Bedok land reclamation

Singapore Infopedia


The Bedok planning area – as delineated in 1994 by the Urban Redevelopment Authority (URA) – is bounded by Siglap Canal, Marine Parade Road, Still Road, Jalan Eunos, Eunos Link and Airport Road to the west, the Paya Lebar Airport boundary to the north and the Bedok Canal to the east. Part of the area was reclaimed during the first phase of the East Coast Reclamation Scheme. Encompassing an area of approximately 2,157 ha, the Bedok planning area includes sub-zones such as Kaki Bukit, Kembangan, Frankel and Siglap.1

Historical background
Old Bedok Road in 1930 was a rather narrow country road with little traffic, flanked by coconut trees on both sides.2 The Simpang Bedok Village, on the other hand, stood on high ground and offered a good view of the Singapore Strait. Its inhabitants were mostly Malay and Chinese fishermen, and the reclamation of Bedok in the 1960s led many of them to turn to other means of earning a living, such as selling cigarettes, food and drinks.3

The East Coast Reclamation Scheme
Launched in April 1966, the East Coast Reclamation Scheme was completed 20 years later at the end of 1986. Prior to this scheme, a smaller reclamation project had taken place in 1963 to reclaim 19 ha of land at East Coast Road.4

The East Coast Reclamation Scheme was carried out in seven phases at a total cost of $613 million. It reclaimed a total of 1,525 ha and its last phase added about 1 km of shoreline. As the government agent for this reclamation scheme, the Housing and Development Board (HDB) was responsible for the planning, design and supervision of construction for the project.5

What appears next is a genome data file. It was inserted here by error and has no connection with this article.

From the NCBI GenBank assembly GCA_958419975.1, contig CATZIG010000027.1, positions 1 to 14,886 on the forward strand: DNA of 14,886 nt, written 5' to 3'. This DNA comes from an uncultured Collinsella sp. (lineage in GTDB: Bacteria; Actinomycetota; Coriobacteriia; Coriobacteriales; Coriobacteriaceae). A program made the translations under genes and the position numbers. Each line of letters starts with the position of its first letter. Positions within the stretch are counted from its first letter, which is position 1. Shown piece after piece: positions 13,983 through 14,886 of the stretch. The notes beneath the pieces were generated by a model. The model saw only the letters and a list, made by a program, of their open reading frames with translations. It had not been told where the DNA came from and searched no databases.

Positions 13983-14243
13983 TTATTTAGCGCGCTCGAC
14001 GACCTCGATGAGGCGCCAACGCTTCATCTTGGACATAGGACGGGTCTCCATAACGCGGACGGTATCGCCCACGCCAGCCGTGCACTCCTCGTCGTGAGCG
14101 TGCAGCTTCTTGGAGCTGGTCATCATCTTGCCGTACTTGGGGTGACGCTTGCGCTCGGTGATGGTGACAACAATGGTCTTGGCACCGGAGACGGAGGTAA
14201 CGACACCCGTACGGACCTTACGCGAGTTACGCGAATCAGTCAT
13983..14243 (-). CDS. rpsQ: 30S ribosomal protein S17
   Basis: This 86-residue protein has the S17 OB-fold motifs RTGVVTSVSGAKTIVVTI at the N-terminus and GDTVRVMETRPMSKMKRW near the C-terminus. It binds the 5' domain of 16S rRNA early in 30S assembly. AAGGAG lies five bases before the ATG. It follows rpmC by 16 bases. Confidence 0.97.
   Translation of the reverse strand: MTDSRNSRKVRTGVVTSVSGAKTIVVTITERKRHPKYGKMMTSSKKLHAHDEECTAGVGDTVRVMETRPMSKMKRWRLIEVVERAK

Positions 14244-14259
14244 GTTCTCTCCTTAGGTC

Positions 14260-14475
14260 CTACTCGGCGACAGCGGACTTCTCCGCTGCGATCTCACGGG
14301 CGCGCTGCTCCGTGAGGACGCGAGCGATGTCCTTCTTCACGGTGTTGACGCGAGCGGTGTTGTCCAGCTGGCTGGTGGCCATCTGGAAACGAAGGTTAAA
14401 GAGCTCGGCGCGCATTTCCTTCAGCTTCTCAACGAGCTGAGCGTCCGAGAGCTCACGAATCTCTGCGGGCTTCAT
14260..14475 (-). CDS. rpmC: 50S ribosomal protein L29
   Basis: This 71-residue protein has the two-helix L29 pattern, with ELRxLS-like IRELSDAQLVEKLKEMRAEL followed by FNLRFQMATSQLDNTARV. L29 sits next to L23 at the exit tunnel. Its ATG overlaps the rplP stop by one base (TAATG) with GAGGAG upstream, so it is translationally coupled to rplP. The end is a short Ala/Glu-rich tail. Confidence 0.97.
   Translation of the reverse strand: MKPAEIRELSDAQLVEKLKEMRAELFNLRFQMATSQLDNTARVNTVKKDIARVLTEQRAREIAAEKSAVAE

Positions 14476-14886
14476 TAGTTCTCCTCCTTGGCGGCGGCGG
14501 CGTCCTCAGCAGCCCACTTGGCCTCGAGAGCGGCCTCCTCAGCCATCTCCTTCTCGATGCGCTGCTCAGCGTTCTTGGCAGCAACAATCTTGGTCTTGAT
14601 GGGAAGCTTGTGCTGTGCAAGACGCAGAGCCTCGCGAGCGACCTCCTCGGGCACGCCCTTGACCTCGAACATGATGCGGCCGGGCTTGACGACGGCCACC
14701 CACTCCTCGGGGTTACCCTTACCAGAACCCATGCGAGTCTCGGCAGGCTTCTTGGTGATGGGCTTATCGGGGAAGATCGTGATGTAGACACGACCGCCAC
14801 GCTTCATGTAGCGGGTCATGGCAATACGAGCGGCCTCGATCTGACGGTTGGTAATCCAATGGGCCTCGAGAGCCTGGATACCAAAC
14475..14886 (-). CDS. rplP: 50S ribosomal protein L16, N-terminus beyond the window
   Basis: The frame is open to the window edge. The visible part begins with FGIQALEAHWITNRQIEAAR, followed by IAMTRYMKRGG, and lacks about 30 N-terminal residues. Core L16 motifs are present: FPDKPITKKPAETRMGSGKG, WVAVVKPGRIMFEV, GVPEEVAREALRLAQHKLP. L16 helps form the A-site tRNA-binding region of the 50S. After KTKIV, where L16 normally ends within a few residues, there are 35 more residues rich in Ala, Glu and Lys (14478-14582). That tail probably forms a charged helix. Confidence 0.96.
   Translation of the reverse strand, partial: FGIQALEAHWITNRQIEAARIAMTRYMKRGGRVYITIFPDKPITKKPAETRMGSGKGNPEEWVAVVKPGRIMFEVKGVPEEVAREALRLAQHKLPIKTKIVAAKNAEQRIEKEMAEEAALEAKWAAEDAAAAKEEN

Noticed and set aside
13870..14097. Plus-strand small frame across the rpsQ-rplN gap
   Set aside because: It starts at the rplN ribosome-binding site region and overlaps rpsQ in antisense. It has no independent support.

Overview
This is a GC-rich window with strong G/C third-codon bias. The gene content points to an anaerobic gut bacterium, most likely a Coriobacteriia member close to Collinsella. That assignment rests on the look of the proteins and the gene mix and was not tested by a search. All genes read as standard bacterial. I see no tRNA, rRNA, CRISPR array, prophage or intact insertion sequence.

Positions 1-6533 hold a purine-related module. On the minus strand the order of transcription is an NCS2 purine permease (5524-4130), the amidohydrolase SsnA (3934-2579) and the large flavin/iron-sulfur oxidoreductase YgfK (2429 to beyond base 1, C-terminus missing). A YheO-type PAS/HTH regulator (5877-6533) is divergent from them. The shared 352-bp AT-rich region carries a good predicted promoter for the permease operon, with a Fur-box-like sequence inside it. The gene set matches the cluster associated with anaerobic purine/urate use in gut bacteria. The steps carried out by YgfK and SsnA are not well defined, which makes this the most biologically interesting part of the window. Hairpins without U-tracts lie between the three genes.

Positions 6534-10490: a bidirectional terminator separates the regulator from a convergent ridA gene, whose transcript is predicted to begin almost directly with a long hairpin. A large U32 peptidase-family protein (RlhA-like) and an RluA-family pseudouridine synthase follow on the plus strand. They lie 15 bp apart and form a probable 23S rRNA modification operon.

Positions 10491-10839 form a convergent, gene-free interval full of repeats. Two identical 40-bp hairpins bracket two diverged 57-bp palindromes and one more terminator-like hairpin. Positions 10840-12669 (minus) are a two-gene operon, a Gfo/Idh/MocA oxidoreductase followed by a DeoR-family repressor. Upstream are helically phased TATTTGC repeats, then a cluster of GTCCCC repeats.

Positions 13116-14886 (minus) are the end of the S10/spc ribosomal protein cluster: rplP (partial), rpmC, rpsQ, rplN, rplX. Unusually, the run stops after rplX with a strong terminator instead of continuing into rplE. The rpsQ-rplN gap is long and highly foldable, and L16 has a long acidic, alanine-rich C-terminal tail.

Reclamation methods
Fill material used in the reclamation project was obtained through the cutting of hills in Siglap and Tampines. The area was subsequently excavated to form Bedok Reservoir. The cut soil was then transported by belt conveyors all the way to a loading jetty off Bedok, loaded onto barges and dumped directly into the reclaimed area. Bulldozers and dump trucks then spread, graded and compacted the reclaimed land to its final levels.6

Use of reclaimed land
The reclaimed land in Bedok has been used for the construction of residential housing, commercial buildings and recreational facilities. Residential units included private housing and high-rise flats built by HDB.7


Marsita Omar

1. Urban Redevelopment Authority (Singapore), Bedok Planning Area: Planning Report 1994 (Singapore: Urban Redevelopment Authority, 1994), 5, 7, 8. (Call no.i RSING 711.4095957 SIN)
2. Urban Redevelopment Authority (Singapore), Bedok Planning Area, 9.
3. S. Ramachandra, Singapore Landmark (Singapore: n.p., 1969), 5. (Call no. RSING 959.57 RAM-[HIS])
4. Chia Lin Sien, Habibullah Khan and Chou Loke Ming, The Coastal Environmental Profile of Singapore (Manila: International Center for Living Aquatic Resources Management, 1988), 41. (Call no. RSING 333.917095957 CHI)
5. Chia, Khan and Chou, Coastal Environmental Profile of Singapore, 41.
6. K. Y. Yong, S. L. Lee and G. P. Karunaratne, “Coastal Reclamation in Singapore: A Review,” in Urban Coastal Area Management: The Experience of Singapore, ed. Chia Lin Sien and Chou Loke Ming (Manila: International Center for Living Aquatic Resources Management, 1991), 61. (Call no. RSING 333.91715095957 SIN)
7. Chia, Khan and Chou, Coastal Environmental Profile of Singapore, 41.

The information in this article is valid as of Nov 2016 and correct as far as we are able to ascertain from our sources. It is not intended to be an exhaustive or complete history of the subject. Please contact the Library for further reading materials on the topic.

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